In the decade since LCLS produced its first light, it has pushed boundaries in countless areas of discovery.
SLAC researchers say their new method could make it easier to study interactions of ultrabright X-rays with matter.
X-ray laser snapshots give scientists a new tool for probing trillionths-of-a-second atomic motions in 2-D materials
Using an X-ray laser, researchers watched atoms rotate on the surface of a material that was demagnetized in millionths of a billionth of a second.
Revealed for the first time by a new X-ray laser technique, their surprisingly unruly response has profound implications for designing and controlling materials.
The annual conference for scientists who conduct research at SLAC’s light sources engaged about 400 researchers in talks, workshops and discussions.
This summer, five graduate students from the University of Puerto Rico had the opportunity to use SLAC’s world-class facilities to keep their studies on track.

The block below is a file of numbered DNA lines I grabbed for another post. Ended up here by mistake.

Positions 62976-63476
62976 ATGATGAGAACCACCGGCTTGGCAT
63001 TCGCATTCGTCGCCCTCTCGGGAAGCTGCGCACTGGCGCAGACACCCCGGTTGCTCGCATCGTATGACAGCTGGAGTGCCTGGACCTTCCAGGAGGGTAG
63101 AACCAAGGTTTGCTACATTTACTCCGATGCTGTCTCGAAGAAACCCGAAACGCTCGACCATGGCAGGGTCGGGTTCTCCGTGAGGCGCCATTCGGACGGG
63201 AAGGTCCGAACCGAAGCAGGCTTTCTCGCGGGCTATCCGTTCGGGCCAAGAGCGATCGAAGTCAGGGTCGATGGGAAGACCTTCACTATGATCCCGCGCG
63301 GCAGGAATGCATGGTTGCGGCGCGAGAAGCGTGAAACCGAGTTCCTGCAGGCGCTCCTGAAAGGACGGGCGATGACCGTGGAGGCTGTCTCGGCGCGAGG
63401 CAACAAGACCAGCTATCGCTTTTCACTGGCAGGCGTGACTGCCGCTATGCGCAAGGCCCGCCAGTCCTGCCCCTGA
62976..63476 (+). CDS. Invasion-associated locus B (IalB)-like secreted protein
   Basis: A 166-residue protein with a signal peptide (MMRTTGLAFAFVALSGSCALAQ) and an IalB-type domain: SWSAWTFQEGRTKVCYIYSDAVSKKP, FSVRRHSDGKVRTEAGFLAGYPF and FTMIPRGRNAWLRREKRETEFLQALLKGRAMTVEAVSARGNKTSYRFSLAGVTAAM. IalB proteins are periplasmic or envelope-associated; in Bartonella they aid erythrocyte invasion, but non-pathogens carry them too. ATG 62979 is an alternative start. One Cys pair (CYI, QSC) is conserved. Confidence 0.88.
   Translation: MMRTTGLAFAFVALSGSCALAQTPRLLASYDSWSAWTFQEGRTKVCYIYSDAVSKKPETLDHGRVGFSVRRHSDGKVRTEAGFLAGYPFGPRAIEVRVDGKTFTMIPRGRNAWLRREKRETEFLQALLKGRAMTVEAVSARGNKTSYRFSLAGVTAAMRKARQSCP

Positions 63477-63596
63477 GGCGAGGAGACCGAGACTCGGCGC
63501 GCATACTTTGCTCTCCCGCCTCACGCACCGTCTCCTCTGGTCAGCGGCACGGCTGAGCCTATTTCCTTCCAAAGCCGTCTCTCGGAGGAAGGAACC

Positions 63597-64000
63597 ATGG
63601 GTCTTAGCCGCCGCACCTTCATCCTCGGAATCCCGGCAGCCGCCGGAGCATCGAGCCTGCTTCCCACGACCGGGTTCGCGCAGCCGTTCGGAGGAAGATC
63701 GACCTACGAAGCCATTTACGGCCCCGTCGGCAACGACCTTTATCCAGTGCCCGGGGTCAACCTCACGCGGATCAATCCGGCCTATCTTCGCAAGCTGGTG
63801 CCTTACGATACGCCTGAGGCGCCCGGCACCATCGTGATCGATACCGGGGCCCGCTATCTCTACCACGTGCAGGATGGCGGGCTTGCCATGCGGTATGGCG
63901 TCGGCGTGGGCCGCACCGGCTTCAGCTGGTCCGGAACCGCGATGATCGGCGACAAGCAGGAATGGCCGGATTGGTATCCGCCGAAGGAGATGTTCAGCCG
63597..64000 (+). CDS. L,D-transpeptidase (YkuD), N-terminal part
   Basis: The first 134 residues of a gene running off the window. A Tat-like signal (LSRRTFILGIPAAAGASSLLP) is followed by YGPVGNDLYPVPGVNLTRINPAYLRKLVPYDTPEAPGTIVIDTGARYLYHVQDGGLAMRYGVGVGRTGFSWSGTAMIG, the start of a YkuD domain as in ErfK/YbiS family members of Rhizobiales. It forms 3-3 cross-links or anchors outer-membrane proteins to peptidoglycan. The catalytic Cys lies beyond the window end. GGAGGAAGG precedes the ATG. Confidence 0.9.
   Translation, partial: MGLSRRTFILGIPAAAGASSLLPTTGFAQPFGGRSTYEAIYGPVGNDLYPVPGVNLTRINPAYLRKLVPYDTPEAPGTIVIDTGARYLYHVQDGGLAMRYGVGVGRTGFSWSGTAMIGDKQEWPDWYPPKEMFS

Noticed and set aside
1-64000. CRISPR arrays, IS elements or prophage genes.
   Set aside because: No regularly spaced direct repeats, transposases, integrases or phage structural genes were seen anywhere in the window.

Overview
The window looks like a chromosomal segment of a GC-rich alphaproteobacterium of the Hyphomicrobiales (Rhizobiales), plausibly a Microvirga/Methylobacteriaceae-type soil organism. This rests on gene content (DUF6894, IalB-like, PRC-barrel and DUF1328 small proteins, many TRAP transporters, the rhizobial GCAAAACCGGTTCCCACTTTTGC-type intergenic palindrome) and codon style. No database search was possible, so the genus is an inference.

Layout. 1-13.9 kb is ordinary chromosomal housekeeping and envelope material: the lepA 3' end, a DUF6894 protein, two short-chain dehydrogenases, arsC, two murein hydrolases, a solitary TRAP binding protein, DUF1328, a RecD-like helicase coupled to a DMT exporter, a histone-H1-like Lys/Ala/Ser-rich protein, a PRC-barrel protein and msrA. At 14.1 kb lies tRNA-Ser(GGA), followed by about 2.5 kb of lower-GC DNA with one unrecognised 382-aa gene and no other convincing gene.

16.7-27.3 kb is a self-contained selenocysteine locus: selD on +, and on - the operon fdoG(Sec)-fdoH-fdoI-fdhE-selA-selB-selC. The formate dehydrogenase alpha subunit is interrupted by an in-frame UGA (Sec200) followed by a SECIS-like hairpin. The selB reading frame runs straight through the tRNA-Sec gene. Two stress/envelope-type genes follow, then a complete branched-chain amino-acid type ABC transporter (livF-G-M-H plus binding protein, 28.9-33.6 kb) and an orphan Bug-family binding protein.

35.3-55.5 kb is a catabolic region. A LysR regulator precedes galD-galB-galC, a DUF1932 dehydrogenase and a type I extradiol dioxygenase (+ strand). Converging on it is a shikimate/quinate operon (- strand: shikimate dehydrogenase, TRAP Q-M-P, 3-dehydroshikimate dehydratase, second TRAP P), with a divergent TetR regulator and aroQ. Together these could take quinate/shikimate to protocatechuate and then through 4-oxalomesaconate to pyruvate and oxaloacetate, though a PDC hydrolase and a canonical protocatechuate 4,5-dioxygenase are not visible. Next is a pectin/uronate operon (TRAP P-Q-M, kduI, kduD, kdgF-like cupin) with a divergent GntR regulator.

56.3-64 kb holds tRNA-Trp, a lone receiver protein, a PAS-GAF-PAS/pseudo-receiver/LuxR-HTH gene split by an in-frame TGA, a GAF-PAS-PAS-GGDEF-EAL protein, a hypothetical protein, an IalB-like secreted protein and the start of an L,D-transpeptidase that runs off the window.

Their work will deepen our understanding of matter in extreme conditions and fundamental particle physics.
By observing changes in materials as they’re being synthesized, scientists hope to learn how they form and come up with recipes for making the materials they need for next-gen energy technologies.
Tais Gorkhover, Michael Kagan, Kazuhiro Terao and Joshua Turner will each receive $2.5 million for research that studies fundamental particles, nanoscale objects, quantum materials and machine learning.